It's that time of year again when the music business descends on Manchester warts & all for In The City, four days of bands, networking, seminars and Olympic beer consumption! Obviously there is one thing missing this year, as the driving force behind ITC the recent death of Tony Wilson has left a massive hole but from the introduction to the delegate directory onwards everyone seems determined to carry on his vision that has seen ITC grow into an event that only SXSW in Texas can rival.

This years keynote events saw the co-founder of Sub Pop (Jonathan Poneman), the founder & director of Mute records (Daniel Miller) and Jazzie B (Soul II Soul) all host sessions (amongst others) but the jewel in the crown this year was legendary promoter Harvey Goldsmith. Where else would you get the chance to listen to the man that hosted Live Aid, Live 8, the Led Zeppelin reunion and countless other gigs and festivals since the 60s? There is also a raft of industry panel discussions on all topics from the state of music publishing to the resurgence in DIY artists and there's even a chance for a group of student fans to host a panel to give direct feedback to the industry moguls.

Numbers seemed a little down on last year at Bridgewater Hall, where unsigned bands can vie for the honour of having their demo reviewed by a panel of critics or engage in a version of speed dating with various A&R people, agents, producers and managers. There also didn't seem to be as many bands chancing their arm by thrusting a demo into the hands of every delegate in sight outside the Midland (a recommended tactic by the way, demos are seldom refused although where they end up is another matter!).

Much is made of the bands that play ITC and rightly so, with around 250 bands appearing at a multitude of venues in and around the city centre there's plenty to check out. What ITC isn't though is the once in a life time chance to get your material heard by the guy who's going to give you your big break. Now I don't doubt that this has happened occasionally but in all reality the delegates seldom stray from the safety of the venues in the immediate vicinity of the Midland. Now if you're lucky enough to get put on in Chicago Rock Cafe then you might be in with a shout but the most prolific venues are places like Dry Bar over on Oldham Street and after spending the best part of two days in there (checking out a host of bands on the permanently rolling three stage arrangement) I can confirm sightings of only a handful of other delegates. Check out the list of bands that has gone on from ITC showcases to make it big, Get Cape, Wear Cape, Fly, The Darkness and a few others not a particularly great return considering the hundreds that have performed so don't pin your hopes on ITC being the gig that will break your band. On the other hand crowd numbers of general punters seemed up on last year so it's still good exposure and at the end of the day it's the fans that will be your bread & butter so it's far from a wasted effort.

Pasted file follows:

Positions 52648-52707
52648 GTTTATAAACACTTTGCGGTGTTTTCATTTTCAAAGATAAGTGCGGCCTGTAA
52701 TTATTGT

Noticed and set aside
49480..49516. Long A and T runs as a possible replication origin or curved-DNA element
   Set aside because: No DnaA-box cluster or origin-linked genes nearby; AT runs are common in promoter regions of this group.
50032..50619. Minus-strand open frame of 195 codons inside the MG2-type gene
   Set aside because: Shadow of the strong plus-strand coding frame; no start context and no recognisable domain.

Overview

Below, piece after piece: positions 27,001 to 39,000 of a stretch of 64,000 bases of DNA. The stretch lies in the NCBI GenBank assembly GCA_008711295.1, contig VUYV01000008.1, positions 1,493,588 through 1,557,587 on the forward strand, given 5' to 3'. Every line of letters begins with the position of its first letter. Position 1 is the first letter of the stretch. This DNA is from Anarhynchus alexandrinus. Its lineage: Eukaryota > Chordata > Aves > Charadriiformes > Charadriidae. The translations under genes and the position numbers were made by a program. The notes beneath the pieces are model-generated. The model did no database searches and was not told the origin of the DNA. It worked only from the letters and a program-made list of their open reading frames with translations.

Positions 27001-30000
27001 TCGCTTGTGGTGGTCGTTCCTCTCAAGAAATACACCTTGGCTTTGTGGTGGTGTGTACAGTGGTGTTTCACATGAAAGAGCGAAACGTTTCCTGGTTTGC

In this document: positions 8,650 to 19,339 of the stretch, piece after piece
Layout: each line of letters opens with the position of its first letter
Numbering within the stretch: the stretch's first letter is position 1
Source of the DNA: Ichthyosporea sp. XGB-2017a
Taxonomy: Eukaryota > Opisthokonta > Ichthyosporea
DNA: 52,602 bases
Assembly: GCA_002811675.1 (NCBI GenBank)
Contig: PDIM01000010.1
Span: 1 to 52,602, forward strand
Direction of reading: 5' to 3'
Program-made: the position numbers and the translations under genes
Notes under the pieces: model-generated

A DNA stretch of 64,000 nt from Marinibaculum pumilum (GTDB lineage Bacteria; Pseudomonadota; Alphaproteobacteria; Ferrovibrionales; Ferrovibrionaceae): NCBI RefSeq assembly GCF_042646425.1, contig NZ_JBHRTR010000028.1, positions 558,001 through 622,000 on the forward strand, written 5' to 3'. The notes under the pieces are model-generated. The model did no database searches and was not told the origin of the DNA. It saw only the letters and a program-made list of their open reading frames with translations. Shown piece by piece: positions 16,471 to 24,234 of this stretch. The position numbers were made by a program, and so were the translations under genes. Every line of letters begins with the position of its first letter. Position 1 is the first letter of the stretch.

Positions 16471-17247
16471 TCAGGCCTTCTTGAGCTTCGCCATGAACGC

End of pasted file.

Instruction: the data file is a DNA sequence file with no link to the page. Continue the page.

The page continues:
A plus point this year was the integration of other genres into what has traditionally been a very indie centred event. Last year urban and rock bands were seemingly tucked away on their own, this year however they cropped up all over the place with bands like Red Star Rebels, Dear Superstar & the impressive The Neighbourhood all pulling good crowds at a variety of venues. It was especially pleasing to see so many people out & about on the Monday night, less than Saturday & Sunday sure but still very healthy. Bands to watch out for from this years event include Manchester's own Suitcase, This is My Lawnmower, Sixnationstate and the aforementioned The Neighbourhood, who are already getting good rotation on Channel 4 Music.

ITC is changing and there seems to be a recognition from the industry that they need to adapt to a new way of working if they are to survive in the long term, let's just hope that this is not at the expense of fans. The event remains a great showcase for up and coming bands and for the average punter you're not likely to find exposure to this many new bands anywhere else on the planet, certainly not for the price anyway with door charges ranging from free to around the 6 mark for a whole days entertainment!